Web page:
If you’re doing an extensive amount of raw JavaScript coding and suspect that additions could be made to the same pages you’re working on, you can prevent any future conflicts with your code by giving your code its own namespace.

Object-oriented JavaScript implements namespace-like principles due to the fact that properties and methods are declared inside of objects, thus there are less likely to be conflicts. A conflict could arise, however, through object names. And very likely, the conflict will occur “silently”, thus you may not be alerted to the issue immediately.

You can prevent all conflicts by creating a unique namespace. Let’s use the showStatistics function to demonstrate how we can encapsulate code into its own namespace:

if (typeof MY == "undefined") {
  MY = new Object();
  MY.CUSTOM = new Object();
}

MY.CUSTOM.namespace = function() {
  function showStatistics(args) {
    document.write("

Name: " + args.name); document.write("Team: " + args.team); if (typeof args.position === "string") { document.write("Position: " + args.position); } if (typeof args.average === "number") { document.write("Average: " + args.average); } if (typeof args.homeruns === "number") { document.write("Home Runs: " + args.homeruns); } if (typeof args.rbi === "number") { document.write("Runs Batted In: " + args.rbi + "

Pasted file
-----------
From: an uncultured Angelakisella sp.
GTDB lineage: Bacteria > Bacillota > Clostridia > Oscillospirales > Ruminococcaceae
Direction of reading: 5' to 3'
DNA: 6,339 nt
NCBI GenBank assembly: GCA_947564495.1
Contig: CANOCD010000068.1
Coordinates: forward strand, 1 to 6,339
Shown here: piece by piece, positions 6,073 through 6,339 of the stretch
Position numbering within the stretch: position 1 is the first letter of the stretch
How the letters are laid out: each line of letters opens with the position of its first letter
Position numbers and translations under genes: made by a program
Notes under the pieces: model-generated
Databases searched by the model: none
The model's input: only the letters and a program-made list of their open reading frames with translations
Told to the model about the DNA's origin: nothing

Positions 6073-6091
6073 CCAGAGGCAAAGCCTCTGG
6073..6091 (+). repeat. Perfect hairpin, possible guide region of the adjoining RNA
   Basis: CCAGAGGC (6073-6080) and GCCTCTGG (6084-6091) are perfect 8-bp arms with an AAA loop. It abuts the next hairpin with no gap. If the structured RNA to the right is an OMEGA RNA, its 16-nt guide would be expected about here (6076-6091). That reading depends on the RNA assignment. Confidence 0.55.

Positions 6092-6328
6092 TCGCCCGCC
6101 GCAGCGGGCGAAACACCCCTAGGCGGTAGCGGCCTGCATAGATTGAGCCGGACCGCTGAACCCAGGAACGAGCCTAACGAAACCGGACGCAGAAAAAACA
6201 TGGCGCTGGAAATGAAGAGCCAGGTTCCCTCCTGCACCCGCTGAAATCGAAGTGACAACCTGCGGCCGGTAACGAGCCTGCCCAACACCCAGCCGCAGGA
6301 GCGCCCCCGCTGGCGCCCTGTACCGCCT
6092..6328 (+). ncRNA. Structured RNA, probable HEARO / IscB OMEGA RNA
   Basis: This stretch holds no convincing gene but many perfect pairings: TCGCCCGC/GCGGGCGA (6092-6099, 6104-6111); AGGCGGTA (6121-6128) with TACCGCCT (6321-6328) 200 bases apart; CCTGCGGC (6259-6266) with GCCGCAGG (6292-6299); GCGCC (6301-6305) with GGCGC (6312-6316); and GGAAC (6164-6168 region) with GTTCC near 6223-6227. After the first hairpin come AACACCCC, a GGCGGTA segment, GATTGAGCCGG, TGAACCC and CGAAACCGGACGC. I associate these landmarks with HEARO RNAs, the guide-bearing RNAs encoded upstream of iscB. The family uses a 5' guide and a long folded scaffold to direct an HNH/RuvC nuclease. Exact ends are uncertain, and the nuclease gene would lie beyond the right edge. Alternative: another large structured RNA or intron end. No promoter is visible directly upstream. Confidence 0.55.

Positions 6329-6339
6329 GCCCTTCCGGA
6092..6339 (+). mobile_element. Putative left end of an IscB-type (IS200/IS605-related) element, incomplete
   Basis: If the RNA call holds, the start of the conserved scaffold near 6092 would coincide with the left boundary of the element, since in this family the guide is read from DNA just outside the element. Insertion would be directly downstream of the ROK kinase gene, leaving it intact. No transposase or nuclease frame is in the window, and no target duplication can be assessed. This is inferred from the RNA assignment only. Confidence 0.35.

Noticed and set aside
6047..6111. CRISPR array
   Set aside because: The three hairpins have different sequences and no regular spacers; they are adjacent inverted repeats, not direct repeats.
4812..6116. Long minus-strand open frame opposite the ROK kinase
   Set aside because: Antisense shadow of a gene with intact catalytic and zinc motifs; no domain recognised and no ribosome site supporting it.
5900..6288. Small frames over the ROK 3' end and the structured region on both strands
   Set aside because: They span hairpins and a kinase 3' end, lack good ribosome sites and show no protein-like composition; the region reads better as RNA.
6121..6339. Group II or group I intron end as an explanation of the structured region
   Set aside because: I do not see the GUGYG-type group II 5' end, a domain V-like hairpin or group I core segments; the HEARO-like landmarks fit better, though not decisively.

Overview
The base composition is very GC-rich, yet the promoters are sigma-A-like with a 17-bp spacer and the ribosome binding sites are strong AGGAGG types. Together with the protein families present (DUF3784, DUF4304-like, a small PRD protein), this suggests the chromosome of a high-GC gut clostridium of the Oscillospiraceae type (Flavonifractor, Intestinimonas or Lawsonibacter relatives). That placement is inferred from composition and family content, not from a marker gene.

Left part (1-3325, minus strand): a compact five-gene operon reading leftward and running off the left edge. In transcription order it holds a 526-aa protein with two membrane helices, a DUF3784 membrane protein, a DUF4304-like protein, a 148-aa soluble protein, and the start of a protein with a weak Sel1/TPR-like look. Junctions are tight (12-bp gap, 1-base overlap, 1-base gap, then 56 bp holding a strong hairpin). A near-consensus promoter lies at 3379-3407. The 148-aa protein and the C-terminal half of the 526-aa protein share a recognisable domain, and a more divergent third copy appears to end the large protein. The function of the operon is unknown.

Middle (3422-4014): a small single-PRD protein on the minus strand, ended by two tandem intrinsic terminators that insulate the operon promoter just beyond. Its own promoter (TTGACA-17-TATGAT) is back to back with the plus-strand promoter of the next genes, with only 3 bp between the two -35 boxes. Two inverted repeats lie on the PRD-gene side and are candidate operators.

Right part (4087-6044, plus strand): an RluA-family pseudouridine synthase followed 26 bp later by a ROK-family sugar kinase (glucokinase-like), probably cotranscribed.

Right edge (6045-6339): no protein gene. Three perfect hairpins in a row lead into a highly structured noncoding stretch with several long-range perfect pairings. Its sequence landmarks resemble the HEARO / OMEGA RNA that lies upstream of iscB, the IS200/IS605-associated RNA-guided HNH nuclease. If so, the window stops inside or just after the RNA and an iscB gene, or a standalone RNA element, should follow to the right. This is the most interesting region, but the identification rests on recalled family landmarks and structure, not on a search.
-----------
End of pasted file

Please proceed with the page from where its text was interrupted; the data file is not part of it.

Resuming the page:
"); } } showStatistics({ name: "Mark Teixeira", team: "New York Yankees", position: "1st Base", average: .284, homeruns: 32, rbi: 101 }); } MY.CUSTOM.namespace();

The first few lines create the namespace by checking to see if the “MY” object already exists. This object can be whatever you want it to be. Just pick a name that you don’t think will ever be used again. After the MY object is created, we are then able to create the “CUSTOM” object as a property of the MY object. Then our namespace function becomes a method of the MY.CUSTOM object. Keep in mind that “MY”, “CUSTOM” and “namespace” can each be your own custom names. I chose these for demonstration purposes. They could be CHEESEBURGER.ONIONS.pickles if you want!